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Moots makes nice titanium bikes in Steamboat Springs, CO, and you already knew that.  Considering the association with founder Kent Erickson, their passion for innovative titanium designs is no surprise.  This fully-equipped IMBA trail bike is ready to cut new singletrack, camp out for a few nights, and carry enough beer and whiskey for the whole crew.  With 29×3.0″ tires, this bike is ready for a full week of work, singletrack rides, and a weekend of fun.  The custom framebag is crafted by Scott Felter of Porcelain Rocket, and integrated titanium racks allow potentially massive cargo loads.  The orange rim tape complements the Stihl chainsaw.  The bell doubles as a shot glass, made by King Cage in Durango, CO.  The handlebar is absurdly wide.  The chainsaw guard is custom-made of titanium.  Details are important.

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Engin

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Engin Cycles of Philadelphia, PA displayed a third mountain tandem featuring the new Surly Knard 29×3.0″ tire.  Additionally, this bike features new product from Paragon Machine Works, including a new multi-purpose dropout system, a tapered steerer tube, and a prototype chainstay yoke designed to clear the new 3.0″ tire.  This is a rugged travel touring tandem with S&S couples and a stout wheelset with cutout Kris Holm rims.  The bike utilizes a slight offset in the rear to accomplish a full triple drivetrain with a 3.0″ tire and a 73mm bottom bracket.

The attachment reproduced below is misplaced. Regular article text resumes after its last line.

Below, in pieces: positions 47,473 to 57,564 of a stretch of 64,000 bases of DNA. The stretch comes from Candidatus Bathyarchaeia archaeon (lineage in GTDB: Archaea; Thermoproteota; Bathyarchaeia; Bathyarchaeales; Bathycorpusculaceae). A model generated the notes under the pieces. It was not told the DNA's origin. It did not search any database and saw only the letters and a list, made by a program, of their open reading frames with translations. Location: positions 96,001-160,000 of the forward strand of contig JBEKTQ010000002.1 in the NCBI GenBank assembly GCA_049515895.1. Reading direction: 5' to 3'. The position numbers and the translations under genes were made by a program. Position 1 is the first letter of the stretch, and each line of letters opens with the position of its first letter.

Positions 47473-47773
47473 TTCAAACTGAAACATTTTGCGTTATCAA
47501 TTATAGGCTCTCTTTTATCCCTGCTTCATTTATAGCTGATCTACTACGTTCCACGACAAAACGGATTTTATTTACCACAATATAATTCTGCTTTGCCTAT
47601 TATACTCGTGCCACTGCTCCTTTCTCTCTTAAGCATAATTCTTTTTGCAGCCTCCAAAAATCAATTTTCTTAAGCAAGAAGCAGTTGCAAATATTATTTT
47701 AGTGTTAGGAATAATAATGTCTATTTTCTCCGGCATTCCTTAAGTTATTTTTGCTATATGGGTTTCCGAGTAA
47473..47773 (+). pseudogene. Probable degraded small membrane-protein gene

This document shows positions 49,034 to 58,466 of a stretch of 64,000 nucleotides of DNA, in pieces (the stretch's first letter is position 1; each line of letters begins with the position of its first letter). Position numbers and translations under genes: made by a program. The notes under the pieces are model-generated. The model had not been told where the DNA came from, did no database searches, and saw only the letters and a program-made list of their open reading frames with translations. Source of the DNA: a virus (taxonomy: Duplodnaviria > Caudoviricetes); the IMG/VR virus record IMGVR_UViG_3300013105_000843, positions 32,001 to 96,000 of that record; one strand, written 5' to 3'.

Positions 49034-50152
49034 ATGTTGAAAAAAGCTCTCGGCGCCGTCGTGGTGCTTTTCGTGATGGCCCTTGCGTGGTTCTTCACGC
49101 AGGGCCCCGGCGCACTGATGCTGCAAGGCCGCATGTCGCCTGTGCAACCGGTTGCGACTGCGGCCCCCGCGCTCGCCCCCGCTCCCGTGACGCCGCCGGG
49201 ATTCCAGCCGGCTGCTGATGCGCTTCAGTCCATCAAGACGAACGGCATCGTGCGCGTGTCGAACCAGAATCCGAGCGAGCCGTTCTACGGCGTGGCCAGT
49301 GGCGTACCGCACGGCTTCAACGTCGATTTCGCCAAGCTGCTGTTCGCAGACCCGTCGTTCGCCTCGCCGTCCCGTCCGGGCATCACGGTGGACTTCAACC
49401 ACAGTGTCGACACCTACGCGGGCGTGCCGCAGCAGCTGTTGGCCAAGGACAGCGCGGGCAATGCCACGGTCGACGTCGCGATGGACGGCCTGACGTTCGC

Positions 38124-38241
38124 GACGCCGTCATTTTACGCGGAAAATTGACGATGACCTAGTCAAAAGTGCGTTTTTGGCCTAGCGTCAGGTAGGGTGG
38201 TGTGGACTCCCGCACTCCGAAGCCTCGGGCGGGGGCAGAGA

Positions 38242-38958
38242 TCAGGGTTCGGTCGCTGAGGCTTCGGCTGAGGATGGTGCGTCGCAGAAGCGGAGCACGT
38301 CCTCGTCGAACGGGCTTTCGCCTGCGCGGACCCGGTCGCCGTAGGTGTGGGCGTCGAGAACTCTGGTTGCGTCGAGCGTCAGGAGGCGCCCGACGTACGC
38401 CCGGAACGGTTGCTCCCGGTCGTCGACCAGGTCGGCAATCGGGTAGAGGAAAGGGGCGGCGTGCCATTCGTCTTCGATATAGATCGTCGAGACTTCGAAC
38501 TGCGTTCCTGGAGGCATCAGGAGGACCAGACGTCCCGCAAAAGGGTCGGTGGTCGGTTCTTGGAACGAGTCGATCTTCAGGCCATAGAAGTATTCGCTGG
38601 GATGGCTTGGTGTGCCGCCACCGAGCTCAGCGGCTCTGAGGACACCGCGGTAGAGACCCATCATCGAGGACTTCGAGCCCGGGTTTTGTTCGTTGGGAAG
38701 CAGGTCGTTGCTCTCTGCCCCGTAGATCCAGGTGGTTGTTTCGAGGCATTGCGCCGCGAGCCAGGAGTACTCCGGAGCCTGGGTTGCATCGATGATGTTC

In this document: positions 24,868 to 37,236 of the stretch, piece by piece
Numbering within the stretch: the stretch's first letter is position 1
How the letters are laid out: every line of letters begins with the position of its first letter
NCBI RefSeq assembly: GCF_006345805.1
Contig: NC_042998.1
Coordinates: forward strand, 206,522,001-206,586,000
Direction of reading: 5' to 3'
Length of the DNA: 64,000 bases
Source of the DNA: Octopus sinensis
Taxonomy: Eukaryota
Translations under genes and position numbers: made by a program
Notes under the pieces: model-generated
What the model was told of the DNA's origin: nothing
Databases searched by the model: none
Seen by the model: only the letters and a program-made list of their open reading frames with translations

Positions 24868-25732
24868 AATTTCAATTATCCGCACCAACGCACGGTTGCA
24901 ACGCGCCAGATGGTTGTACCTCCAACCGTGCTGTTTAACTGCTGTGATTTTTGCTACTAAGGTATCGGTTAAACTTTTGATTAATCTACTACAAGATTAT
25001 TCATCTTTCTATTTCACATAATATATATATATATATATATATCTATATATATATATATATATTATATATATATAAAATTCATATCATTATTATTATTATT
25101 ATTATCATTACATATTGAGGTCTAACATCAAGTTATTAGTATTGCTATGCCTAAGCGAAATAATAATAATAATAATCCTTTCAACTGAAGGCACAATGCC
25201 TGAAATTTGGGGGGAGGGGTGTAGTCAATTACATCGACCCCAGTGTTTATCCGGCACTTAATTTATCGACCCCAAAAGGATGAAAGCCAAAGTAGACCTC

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Retrotec

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Another blue ribbon mountain bike from Curt Inglis.  It looks like a Schwinn Excelsior, and rides like nothing else.  This bike features the new Paragon chainstay yoke, as on the Engin tandem above.

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Funk

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This is either half-fat or double-fat.  This frame from Funk Cycles wears a “normal” 29×3.0″ front wheel and a 3.8″ Surly Larry tire on a 47mm Schlick Northpaw rim in the rear.  The outside diameter of both wheels is similar, but the rear wheel allows maximal traction and flotation at low pressure.

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Appleman

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Full carbon 29+ from Appleman Bicycles.  Somebody had to do it.  Check out the one-piece bar and stem combination with the wood inlay.

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Don’t forget, many existing fatbikes will accept the new 29×3.0″ tire, including my Pugsley and newer Salsa Mukluks with Alternator dropouts.  The tire will also fit many rigid suspension-corrected 29er forks.